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Since the 390 has a natural list to port I use that(port) water tank first then switch over to the starboard.
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Old 06-19-2015, 01:45 AM   #9
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My 390 doesn't list. Did they forget to install something?

BTW, my valves are all under the starboard berth of 2nd stateroom, along with the water heater. She has 3 fw tanks; 2 aft, one midship center bilge area forward of ER
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Old 06-23-2015, 08:42 PM   #10
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Phyrcooler, what year is your 390? I have 2 fresh water tanks aft. one on each side. The center midship tank on my boat is my holding tank
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Old 06-24-2015, 08:31 AM   #11
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I believe it all depends on which engine package you have. I have twins, so the holding tank is in between the engines. I have 2 plastic water tanks aft and 1 aluminum belly tank in the center bilge. Each tank is valved at the water pump on the ER bulkhead.
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Old 08-02-2015, 04:15 PM   #12
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I believe it all depends on which engine package you have. I have twins, so the holding tank is in between the engines. I have 2 plastic water tanks aft and 1 aluminum belly tank in the center bilge. Each tank is valved at the water pump on the ER bulkhead.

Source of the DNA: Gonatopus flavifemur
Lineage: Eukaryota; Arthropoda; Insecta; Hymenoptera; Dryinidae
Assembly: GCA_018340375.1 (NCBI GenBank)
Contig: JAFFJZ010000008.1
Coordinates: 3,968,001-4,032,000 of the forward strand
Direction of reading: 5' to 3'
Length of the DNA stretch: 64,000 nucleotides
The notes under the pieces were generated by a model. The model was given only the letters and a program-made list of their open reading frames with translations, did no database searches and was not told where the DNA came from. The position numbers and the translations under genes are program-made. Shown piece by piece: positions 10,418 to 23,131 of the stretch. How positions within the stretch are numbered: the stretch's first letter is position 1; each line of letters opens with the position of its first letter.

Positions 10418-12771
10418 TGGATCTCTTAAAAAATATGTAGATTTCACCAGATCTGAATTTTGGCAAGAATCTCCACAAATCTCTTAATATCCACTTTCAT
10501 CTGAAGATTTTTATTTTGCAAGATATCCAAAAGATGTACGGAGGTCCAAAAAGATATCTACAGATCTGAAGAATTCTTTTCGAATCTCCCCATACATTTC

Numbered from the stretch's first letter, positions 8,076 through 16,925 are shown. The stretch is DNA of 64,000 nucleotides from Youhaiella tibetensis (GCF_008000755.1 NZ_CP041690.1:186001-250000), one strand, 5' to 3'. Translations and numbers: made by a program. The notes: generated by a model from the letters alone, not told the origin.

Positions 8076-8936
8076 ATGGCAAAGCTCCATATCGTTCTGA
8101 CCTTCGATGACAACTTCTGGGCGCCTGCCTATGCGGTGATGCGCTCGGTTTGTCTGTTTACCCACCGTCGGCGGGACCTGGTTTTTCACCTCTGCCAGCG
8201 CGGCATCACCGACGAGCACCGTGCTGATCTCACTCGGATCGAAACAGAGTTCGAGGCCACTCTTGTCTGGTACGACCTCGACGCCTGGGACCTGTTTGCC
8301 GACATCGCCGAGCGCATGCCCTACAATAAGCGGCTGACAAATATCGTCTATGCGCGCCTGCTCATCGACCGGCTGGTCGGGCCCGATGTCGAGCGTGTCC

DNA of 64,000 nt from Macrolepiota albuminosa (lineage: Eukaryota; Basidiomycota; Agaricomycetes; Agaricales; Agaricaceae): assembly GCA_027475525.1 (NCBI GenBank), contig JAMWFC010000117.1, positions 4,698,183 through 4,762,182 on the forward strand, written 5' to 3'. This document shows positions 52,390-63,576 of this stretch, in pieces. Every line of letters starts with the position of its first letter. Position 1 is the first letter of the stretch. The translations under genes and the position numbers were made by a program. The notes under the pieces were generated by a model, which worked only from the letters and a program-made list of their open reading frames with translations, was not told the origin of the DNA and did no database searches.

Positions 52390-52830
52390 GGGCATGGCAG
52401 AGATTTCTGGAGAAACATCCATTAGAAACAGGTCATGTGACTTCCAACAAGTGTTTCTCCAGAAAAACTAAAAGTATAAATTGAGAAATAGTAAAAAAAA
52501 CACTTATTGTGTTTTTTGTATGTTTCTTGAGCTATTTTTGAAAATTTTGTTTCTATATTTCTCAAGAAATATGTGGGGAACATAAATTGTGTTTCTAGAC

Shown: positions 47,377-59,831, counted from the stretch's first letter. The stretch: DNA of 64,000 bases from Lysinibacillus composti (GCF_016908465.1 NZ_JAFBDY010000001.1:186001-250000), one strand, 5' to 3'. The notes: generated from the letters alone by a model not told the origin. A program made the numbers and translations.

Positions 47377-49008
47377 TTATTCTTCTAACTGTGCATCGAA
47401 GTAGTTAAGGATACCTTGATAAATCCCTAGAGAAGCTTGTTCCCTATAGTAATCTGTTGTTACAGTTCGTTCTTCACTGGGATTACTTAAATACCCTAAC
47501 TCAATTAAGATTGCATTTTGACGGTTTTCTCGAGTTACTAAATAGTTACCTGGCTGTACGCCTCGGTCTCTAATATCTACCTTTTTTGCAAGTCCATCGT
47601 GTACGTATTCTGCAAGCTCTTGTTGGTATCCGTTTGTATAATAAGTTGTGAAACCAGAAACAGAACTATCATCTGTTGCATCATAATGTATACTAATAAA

I have a 99 and it is the same as this. I usually leave the valves for the aft tanks open and save the forward tank as my reserve.
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Old 12-11-2015, 09:54 PM   #13
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I found the water tank vent was clogged and did not allow the water to pump from the tank. A quick test is to leave open the fill cap to see if it levels out. I found the vent hose was pinched between the inner and outer hull when the boat was made. Ran a new vent hose and it worked fine.
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Old 12-12-2015, 04:50 AM   #14
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So should the valves on both tanks be left open?
Mike,
I'm in favor of drawing off one tank at a time; both for water and fuel.
Having the tanks equalized doubles the total volume of possible leakage should a hose connection fail.

Another issue is - once the boat starts listing for any reason, such as an imbalanced load or cross wind, the problem starts compounding as even more water and/or fuel crosses over to the lower tank.